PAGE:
Obsessive cleaning is one of the more common symptoms of OCD.

You’re probably aware of concept of compulsions. Whenever OCD is portrayed in the media, compulsions are generally expressed in one of two ways; hand-washing or flicking light switches. It’s true that these are common compulsions for people with OCD, but they are far from the only compulsions. Generally, compulsions fall into one of the following categories:

  • Washers are afraid of contamination, and will wash or clean themselves or their surroundings compulsively.
  • Checkers repeatedly check and confirm things, such as locks or ovens, to confirm that they are safe.
  • Doubters and sinners are afraid that if everything isn’t perfect and completed in specific ways then bad things will happen.
  • Counters and arrangers will attempt to organise and arrange things in their lives and often display obsessive behaviour or superstitions relating to coordination, counting, numbers and structure.
  • Hoarders fear that something bad will happen if they throw anything away, and will often collect large quantities of items or belongings.

As you can see, some of these types of compulsion have a kind of logic behind them. We can understand the anxiety associated with feeling dirty or messy, and we can see why someone would check locks and appliances. Others, such as counting or obsessively organising objects, are more superstitious in nature, and may be trickier to comprehend if you don’t suffer from OCD yourself. It’s important to understand that compulsions are real to sufferers of OCD, and that just because they don’t make sense to us doesn’t mean that they can be dismissed or ignored.

Completing compulsive behaviour usually doesn’t lead to any pleasure, but may reduce anxiety temporarily, providing some brief relief from the obsessive thoughts. This can lead to a vicious cycle, whereby obsessive thoughts lead to anxiety which leads to compulsive behaviour, which then results in temporary relief followed by further obsessive thoughts.

What is the impact of OCD?

Usually there wouldn’t be a need to include this section. Most people can inherently understand the harm caused by anxiety or depressive thoughts or hallucinations, those things are obvious. But it can be harder to truly understand the experience of someone with OCD and all the myriad of ways that it can impact on their life. Take a second to consider how long it would take to check and double check the light switches, doors and windows in each room in your house before you could leave, and what changes you would need to make to your life in order to accommodate this behaviour. It can be easy to see how the condition can end up dominating every aspect of your life, and how the obsessions can end up spiralling out of control.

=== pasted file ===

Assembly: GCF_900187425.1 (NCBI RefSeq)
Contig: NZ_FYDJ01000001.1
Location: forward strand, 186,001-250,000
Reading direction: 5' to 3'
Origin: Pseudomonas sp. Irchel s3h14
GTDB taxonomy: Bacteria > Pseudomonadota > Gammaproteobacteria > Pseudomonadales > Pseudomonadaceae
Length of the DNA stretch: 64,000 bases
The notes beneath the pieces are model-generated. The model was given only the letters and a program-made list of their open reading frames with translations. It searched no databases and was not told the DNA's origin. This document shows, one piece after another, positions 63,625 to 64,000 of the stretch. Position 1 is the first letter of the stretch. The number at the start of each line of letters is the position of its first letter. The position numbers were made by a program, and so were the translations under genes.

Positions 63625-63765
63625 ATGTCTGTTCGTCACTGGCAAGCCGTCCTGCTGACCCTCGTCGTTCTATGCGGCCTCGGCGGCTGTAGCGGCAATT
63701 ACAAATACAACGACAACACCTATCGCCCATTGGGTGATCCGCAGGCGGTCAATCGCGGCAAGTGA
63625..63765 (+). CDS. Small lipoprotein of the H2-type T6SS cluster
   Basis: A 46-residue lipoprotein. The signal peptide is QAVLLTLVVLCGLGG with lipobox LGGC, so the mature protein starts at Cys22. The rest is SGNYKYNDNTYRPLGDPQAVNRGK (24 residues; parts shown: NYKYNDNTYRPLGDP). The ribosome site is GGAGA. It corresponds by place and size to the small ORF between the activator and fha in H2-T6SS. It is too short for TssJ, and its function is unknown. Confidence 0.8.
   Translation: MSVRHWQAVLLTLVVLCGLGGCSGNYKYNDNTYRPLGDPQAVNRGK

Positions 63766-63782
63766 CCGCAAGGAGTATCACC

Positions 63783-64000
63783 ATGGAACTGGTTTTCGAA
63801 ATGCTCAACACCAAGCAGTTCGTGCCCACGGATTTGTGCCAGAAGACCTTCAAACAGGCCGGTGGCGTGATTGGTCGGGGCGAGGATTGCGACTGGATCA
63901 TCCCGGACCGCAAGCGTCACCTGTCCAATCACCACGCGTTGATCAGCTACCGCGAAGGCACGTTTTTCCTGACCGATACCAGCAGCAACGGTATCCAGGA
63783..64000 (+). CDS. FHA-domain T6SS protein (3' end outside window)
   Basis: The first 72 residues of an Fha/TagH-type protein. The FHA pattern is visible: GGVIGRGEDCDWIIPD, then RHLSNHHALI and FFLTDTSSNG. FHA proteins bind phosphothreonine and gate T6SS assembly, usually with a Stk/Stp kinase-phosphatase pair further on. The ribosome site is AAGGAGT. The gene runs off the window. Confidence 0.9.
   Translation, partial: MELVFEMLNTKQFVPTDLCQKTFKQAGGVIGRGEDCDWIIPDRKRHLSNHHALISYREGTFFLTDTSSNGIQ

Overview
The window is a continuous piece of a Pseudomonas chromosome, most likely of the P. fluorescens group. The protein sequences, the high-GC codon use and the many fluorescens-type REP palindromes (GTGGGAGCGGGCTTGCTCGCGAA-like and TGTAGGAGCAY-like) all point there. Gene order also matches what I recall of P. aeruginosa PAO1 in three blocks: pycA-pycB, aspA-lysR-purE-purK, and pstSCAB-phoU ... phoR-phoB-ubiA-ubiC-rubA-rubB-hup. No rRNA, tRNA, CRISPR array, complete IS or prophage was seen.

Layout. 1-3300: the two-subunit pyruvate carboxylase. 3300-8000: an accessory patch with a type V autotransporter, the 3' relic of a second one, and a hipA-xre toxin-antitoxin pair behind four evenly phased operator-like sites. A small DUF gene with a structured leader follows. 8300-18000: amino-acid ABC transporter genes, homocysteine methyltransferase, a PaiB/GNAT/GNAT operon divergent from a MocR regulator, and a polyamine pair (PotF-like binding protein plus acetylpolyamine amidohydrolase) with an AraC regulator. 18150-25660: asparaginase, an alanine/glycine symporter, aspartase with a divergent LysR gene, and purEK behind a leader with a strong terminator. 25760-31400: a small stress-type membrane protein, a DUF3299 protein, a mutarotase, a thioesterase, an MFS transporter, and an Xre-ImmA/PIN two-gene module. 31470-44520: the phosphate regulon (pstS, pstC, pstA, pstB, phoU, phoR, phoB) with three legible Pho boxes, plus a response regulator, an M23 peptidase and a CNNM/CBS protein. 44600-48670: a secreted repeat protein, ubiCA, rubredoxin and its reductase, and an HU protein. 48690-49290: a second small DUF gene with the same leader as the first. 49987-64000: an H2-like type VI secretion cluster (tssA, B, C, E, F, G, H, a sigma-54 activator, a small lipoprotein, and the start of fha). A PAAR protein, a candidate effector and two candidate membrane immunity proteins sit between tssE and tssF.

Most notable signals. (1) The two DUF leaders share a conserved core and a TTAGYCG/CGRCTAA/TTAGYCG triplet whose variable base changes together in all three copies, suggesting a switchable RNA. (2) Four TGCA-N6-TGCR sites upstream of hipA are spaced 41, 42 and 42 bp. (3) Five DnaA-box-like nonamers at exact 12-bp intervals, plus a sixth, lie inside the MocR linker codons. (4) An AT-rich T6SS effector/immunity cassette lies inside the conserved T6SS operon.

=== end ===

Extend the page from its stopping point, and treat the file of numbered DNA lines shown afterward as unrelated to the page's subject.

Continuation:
Checking locks is a way of controlling the physical environment.

And control is a very important aspect of OCD. Scroll back up and look again at the categories of compulsions from earlier on. What do they all have in common? They all relate to attempts to impose control over things in our lives that are chaotic, unmanageable, unknowable or outside our sphere of influence. They all relate to a sense that if we do not complete these very specific actions, or take measures to reduce risk, that bad things will happen to us or people that we love. We all understand this to some degree, we’ve all sat at home at night on our own and heard a noise and been freaked out, and maybe we’ve then gone and checked all the doors and windows even though we know that they’re all closed and locked. We’ve all got halfway to the car before suddenly wondering whether we remembered to turn the oven off, even though we’re sure that we did, and had to go back to double check so that we can relax. Our brains are wired in such a way that we tend to assume the worst so that we can plan effectively, and we instinctively attempt to impose order and control over things in our lives. Well, people with OCD experience these very same feelings, they just experience them more often and at a much greater intensity, often to the point that they may struggle to function, and may become overwhelmed with their compulsions.

If you have time, this is a really interesting documentary about individuals living with OCD:

How is OCD treated?

If you’ve read any of my other blogs about specific mental illnesses, this will be a familiar section to you, because OCD is treated in a very similar manner to other mental health conditions; with a combination of medication and psychological therapy.

The primarily kind of medication used to treat OCD is the same kind of medication used to treat most kinds of depression and anxiety; Selective Serotonin Reuptake Inhibitors, or SSRIs. This kind of medication treats OCD by reducing general levels of anxiety, and therefore reducing the obsessive thoughts that drive the compulsive behaviour. For relatively mild cases of OCD, this may be all that is needed, but in more serious cases a course of psychological therapy may be required. This therapy is usually Cognitive Behavioural Therapy, and is particularly effective at treating OCD as it teaches sufferers practical techniques that can be used to manage the intrusive, obsessional thoughts. This will generally include mental exercises, tactics for reducing anxiety and verbal prompts and reminders that help to move the mind away from the cyclical thinking that can lead to compulsive behaviour. These methods are built around the concept that the mind is a muscle that needs to be exercised and trained, and that with discipline and repetition we can build new connections so that anxiety doesn’t automatically lead to compulsive behaviour. This can include carefully encouraging sufferers to engage with their anxieties and take action that makes them feel uncomfortable, or acknowledge anxiety caused by inaction, in a controlled setting without seeking relief via compulsive behaviour. It isn’t a quick process, and can be very stressful and difficult for people seeking treatment, but success rates are good.